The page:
You can also find Thinks Out Loud on Facebook by going to facebook.com/TimPeterAssociates. And you can find me on Twitter using the Twitter handle @tcpeter. And of course you can email me by sending an email to podcast@timpeter.com. Again, that's podcast@timpeter.com.

I'd also like to thank our sponsor. Thinks Out Loud is brought to you by SoloSegment. SoloSegment focuses on AI-driven content discovery and site search analytics to unlock revenue for your business. You can learn more about how to improve your content, increase your customer satisfaction, and make your search smarter by going to solosegment.com. Again, that's solosegment.com.

With that. I want to say thanks so much again for tuning in. I really appreciate you listening. I know I say this every week, but I would not do this show without you, so it means so much to me to have you listen every single week. I hope you have a great rest of your week. I hope you have a wonderful week ahead and I look forward to speaking with you again on Thinks Out Loud next time. Until then, please be well be safe and as ever take care everybody.

Tim Peter

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January 29, 2020

What Great Marketers Know: The 5 Tech Trends that Will Shape the 2020’s (Thinks Out Loud Episode 272)

January 29, 2020 | By | No Comments

What Great Marketers Know: The 5 Tech Trends that Will Shape the 2020's: People using mobile in a cafeLooking to drive results for your business? Click here to learn more.


The 5 Tech Trends that Will Shape the 2020's (Thinks Out Loud Episode 272) – Headlines and Show Notes

This week's Thinks Out Loud continues our look at the top trends you need to know to improve your marketing this year. And this one's super-fun, examining the 5 tech trends that will shape not only this year, but the 2020's as a whole.

What are these trends? I'm glad you asked. Drawn from key insights by folks like Steven Sinofsky, Kara Swisher, The Verge, and others, we're learning from some of the best. Not only that, but Thinks Out Loud has some recommendations on how to make these trends work for your business.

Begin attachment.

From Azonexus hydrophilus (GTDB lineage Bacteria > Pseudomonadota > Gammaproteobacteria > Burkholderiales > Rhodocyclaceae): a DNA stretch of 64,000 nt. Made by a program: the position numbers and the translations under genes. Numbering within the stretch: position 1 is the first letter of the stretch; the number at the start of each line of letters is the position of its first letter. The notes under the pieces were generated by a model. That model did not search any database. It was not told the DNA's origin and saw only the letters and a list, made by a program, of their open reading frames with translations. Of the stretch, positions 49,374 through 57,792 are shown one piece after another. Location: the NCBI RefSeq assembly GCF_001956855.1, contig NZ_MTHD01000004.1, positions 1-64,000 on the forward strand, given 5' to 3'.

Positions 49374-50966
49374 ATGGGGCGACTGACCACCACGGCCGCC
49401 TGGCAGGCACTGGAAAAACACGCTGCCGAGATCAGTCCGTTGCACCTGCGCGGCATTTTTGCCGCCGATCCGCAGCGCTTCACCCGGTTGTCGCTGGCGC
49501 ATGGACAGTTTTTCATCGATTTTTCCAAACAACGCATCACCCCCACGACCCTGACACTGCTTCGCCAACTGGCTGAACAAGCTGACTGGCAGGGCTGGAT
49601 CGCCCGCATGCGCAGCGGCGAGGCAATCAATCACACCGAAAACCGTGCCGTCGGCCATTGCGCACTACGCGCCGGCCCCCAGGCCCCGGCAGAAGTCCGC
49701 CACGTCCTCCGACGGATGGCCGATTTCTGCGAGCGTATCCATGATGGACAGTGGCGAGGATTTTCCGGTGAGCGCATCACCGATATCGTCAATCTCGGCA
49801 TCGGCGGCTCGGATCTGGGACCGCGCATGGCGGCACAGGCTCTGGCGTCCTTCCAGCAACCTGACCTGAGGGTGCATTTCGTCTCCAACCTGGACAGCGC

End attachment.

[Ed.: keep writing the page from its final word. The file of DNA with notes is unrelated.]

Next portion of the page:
Want to learn more? Here are the show notes for you:

Relevant Links – The 5 Tech Trends that Will Shape the 2020's (Thinks Out Loud Episode 272)

Subscribe to Thinks Out Loud

Contact information for the podcast: podcast@timpeter.com

Past Insights from Tim Peter Thinks

You might also want to check out these slides I had the pleasure of presenting recently about the key trends shaping marketing in the next year. Here are the slides for your reference:

Technical Details for Thinks Out Loud

Recorded using a Heil PR-40 Dynamic Studio Recording Mic and a Focusrite Scarlett 4i4 (3rd Gen) USB Audio Interface into Logic Pro X for the Mac.

Running time: 19m 35s

You can subscribe to Thinks Out Loud in iTunes, the Google Play Store, via our dedicated podcast RSS feed (or sign up for our free newsletter). You can also download/listen to the podcast here on Thinks using the player at the top of this page.

Tim Peter

By

January 15, 2020

Trends for 2020: Voice Takes Off (Thinks Out Loud Episode 271)

January 15, 2020 | By | No Comments

2020 Trends Voice Takes Off: Office workers using smart speakerLooking to drive results for your business? Click here to learn more.


Trends for 2020: Voice Takes Off (Thinks Out Loud Episode 271) – Headlines and Show Notes